2. My memories of the first few months with the elder kid are not rosy at all (colic is just hell, and we had 8+ hours a day of screaming or near-screaming), so it’s a lot easier for me to say, “It gets easier. Enjoy the good stuff but there’s a lot of really hard parts about a new baby so don’t panic. You aren’t doing it wrong, it’s just hard.” We (phew) have had that very rosy idealized experience with baby 2 (so far… knock on wood things keep going well), so it’s a good thing we had the 2 months of colic with the older kid. It really makes me appreciate that this easy baby is the exception to the rule. Newborns are wicked hard to manage.

  3. This one is touchy for me. I had a terrible time when my son was a newborn. He was a perfectly normal newborn, but the PPD kicked my ass. I very much felt what the author is saying – it seemed that nobody understood where I was at that very point in time. Whether they didn’t want to admit it, had forgotten, thought they could pull me out of my “slump” by being overly positive, or were simply too infatuated with him to pay attention to what I was going through, the feelings of depression, isolation and guilt were overwhelming. I think my memories are pretty accurate, because even a year and a half later, they’re relatively fresh and scare the beejeesus out of me as we TTC #2.

    I’ve been known to say to pregnant women or new moms: “Most of my boy’s first year was not great for me. I hope you have it better. But if you don’t, and find yourself sobbing inconsolably for days on end, or if you ever have thoughts of hurting your baby – GET HELP. I know this isn’t all sunshine and roses like you’re probably hearing from everyone else, but that’s why I’m saying it – because not many people will.” I always end by redirecting the conversation to more fun things, like BABY SOCKS!, but after my experience, I want to make sure people are aware that PPD is real, can happen to anyone, and that treatment is available.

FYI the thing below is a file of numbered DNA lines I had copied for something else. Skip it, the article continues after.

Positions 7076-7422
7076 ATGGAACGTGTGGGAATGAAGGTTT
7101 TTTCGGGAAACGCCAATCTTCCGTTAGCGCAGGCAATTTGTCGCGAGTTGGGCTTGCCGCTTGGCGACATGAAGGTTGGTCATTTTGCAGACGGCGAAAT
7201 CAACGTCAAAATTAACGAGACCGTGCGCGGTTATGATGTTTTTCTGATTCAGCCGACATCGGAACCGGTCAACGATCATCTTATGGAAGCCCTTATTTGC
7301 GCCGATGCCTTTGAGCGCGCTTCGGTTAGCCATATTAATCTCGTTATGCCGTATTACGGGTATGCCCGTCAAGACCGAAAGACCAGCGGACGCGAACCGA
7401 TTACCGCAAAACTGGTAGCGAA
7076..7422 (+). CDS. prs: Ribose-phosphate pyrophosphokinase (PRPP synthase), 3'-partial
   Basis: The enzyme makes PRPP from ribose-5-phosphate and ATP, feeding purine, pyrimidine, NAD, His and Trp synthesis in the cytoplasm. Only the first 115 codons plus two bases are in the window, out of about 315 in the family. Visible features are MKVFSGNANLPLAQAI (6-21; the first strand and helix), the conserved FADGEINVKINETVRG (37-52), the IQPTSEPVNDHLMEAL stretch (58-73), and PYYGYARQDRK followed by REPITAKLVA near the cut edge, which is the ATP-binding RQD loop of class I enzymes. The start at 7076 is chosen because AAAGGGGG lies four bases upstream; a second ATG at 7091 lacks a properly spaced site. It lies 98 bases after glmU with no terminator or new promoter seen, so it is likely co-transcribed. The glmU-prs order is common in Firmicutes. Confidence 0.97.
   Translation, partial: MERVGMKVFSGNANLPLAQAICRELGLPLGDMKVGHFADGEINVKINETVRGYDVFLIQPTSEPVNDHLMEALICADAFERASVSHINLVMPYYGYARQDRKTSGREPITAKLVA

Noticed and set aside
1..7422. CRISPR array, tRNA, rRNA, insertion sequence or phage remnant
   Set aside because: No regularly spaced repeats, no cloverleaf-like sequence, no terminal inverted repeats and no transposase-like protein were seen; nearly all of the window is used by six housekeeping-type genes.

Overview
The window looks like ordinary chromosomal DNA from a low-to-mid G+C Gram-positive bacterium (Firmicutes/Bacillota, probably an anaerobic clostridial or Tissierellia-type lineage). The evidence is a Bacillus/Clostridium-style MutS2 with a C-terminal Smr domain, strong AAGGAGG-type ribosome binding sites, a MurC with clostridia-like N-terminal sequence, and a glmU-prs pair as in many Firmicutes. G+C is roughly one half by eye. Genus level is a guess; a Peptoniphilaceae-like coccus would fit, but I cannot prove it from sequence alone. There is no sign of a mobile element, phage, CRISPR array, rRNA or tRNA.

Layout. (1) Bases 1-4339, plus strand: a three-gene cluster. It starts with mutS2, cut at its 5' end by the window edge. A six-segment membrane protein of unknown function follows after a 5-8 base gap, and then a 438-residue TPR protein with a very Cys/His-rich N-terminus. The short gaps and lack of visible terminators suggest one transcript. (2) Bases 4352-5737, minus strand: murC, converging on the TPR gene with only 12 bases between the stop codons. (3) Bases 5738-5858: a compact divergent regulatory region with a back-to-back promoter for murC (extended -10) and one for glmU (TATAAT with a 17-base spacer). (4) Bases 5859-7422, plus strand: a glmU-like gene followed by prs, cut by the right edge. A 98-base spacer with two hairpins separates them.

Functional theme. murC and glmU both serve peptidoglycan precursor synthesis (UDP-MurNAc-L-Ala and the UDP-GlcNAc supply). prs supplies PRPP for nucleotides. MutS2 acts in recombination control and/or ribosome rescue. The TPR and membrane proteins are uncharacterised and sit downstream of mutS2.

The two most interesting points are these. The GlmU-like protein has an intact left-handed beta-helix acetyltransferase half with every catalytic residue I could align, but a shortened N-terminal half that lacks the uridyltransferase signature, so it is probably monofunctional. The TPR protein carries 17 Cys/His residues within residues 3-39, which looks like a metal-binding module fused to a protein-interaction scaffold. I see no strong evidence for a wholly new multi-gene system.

• Thank you for writing this comment. This was my first year as well. It was hell, and had nothing to do with being grateful and everything to do with a legitimate mental health issue. The singing-y “Careful what you wish for!” responses intensified the guilt and shame on top of the depression. I still struggle to really talk about it due to being essentially belittled for it, but I’m always, always available if anyone ever needs to talk about it. I’m just an email away. ❤

  4. I just loved this article. Every damn thing about it is spot on. We had just moved to a new town, had our baby readmitted to the hospital, and my husband had a new job and we had people showing up and just sitting around while we cooked all the meals, etc. Like, we were going through hell, for a great reason, but it was still hell and people were just oblivious. Here are the rules of a new baby: “if you show up, bring food, start cleaning, don’t ask, just start cleaning or doing something, cook food, tell the new mom she is pretty.” The end.

    • this is the best comment ever! And how anyone can forget how exhausting it is those first few days, weeks, months, or even the whole freaking year, is beyond me. It is hard. Yes I wished for a child, but no one NO ONE can prepare you for what reality is. Mix in a little PPD and well, that just throws it all to the wind. And yes…PLEASE…if you want to come see the baby, do something nice for the parents too. Clean, cook, do ANYTHING to help them out. Why do people always forget this?

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  1. […] of motherhood. About how really hard it is, and how no one really talks about it. Check out “what nobody remembers about new motherhood” and share your reflections on those early weeks as a new […]